by John L. Wilson, Jr., M.D.
Autism is a complex neurological/psychiatric condition that usually begins in the first 3 years of life. Autistic children often develop normal physically, but spend their time engaged in puzzling behaviors that are markedly different from normal children. They can stare into space for hours, throw tantrums, show no interest in people, and display repetitive purposeless actions such as hand flapping or head banging. They can be painfully sensitive to stimuli, including touch, taste, and sound, and frequently have little eye contact with others. They seem to live in a world by themselves. Adding insult to injury, in past decades families unnecessarily suffered from some psychologists’ erroneous beliefs that a cold unfeeling mother somehow caused autism.
For years the incidence of autism was 1 child per 2,000 births, but it has risen since the early 1990’s to current estimates ranging up to 12 children per 2,000 births. This increased incidence is, in part, due to a change from diagnosing only severe autism to also recognizing moderate and mild autism. This continuum of autistic disorders is referred to as Autistic Spectrum Disorders or ASD. There is a lack of consensus among doctors as to the cause of autism. However, medical professionals who are members of organizations such as the Autism Research Institute and Defeat Autism Now hypothesize autism is a brain disorder driven by immune system impairment linked to several factors, many of which are considered controversial. Some of those factors are discussed below.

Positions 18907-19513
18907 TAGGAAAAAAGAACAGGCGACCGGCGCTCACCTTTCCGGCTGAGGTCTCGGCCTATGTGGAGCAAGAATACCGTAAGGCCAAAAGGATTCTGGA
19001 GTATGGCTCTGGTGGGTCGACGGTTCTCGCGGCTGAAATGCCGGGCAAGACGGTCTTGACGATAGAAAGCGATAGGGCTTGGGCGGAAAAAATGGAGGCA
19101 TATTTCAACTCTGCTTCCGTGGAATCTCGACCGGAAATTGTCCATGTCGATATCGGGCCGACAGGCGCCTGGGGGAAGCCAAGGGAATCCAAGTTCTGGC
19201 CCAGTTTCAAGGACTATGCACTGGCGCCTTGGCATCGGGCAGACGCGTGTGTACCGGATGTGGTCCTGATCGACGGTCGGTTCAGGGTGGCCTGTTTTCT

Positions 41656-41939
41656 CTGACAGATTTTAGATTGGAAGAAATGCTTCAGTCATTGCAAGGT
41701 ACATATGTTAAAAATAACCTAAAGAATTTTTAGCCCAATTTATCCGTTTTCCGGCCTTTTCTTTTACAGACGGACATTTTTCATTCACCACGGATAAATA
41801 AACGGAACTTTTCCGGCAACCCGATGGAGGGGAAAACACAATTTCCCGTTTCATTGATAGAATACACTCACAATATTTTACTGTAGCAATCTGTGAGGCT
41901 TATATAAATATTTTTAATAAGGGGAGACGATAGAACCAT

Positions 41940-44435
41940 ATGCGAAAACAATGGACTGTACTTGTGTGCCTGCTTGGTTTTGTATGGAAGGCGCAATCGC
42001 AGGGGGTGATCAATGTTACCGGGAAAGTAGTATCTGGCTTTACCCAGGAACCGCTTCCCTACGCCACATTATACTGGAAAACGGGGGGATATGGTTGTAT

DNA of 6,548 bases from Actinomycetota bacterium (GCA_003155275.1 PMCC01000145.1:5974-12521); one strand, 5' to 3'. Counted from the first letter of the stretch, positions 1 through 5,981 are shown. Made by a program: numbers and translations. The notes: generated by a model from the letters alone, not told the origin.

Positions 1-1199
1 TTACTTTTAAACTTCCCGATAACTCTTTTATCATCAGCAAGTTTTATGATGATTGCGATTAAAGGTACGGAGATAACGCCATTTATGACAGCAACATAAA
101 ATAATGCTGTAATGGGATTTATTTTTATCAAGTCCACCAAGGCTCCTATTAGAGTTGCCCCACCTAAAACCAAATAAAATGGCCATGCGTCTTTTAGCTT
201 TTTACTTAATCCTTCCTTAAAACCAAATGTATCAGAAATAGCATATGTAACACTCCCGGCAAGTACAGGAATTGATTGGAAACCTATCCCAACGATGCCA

As recently brought to the public’s attention by Congressional hearings, most childhood vaccinations contain Thimerosal, a mercury-containing preservative. Children who have a defect in their ability to excrete mercury, a known toxin, can concentrate mercury in their central nervous system. The total cumulative dose of mercury a child receives from vaccinations prior to age two can be significant in susceptible individuals.
Dr. Andrew Wakefield, a prominent British pediatric gastroenterologist and researcher, has identified specific antigen markers from the MMR (Mumps, Measles, and Rubella) vaccine in intestinal lymph glands of autistic children not found in normal children, suggesting a possible relationship between autism and this vaccine.
Doctors who treat autistic children by addressing obstacles to normal brain and immune system function find that many autistic children have a history of taking repeated courses of antibiotics early in life. This can in turn lead to an overgrowth of yeast or abnormal bacteria in the intestines. Diarrhea can result, leading to nutritional deficiencies rising from malabsorption of vitamins, minerals and essential fatty acids needed to support vital nervous system functions, protein deficiency, and altered acid/base balances in the blood stream.
Increased sensitivity to inhaled substances, chemicals, and especially foods and food additives are often seen in autistic children. As the most common reactions are to dairy (casein) and wheat (gluten), avoidance of these foods is recommended and often results in symptomatic improvement. Many autistic children have a family history of allergic illnesses.
Whether severely or minimally affected, all autistic children deserve an opportunity to be evaluated for allergic, toxic, gastrointestinal and nutritional imbalances. Early intervention is preferred. Though some don’t respond to treatment, most autistic children respond with improvement, and some will respond very positively and can be mainstreamed and live more or less independently in community settings. Clearly more research is needed to help children affected by this complex illness.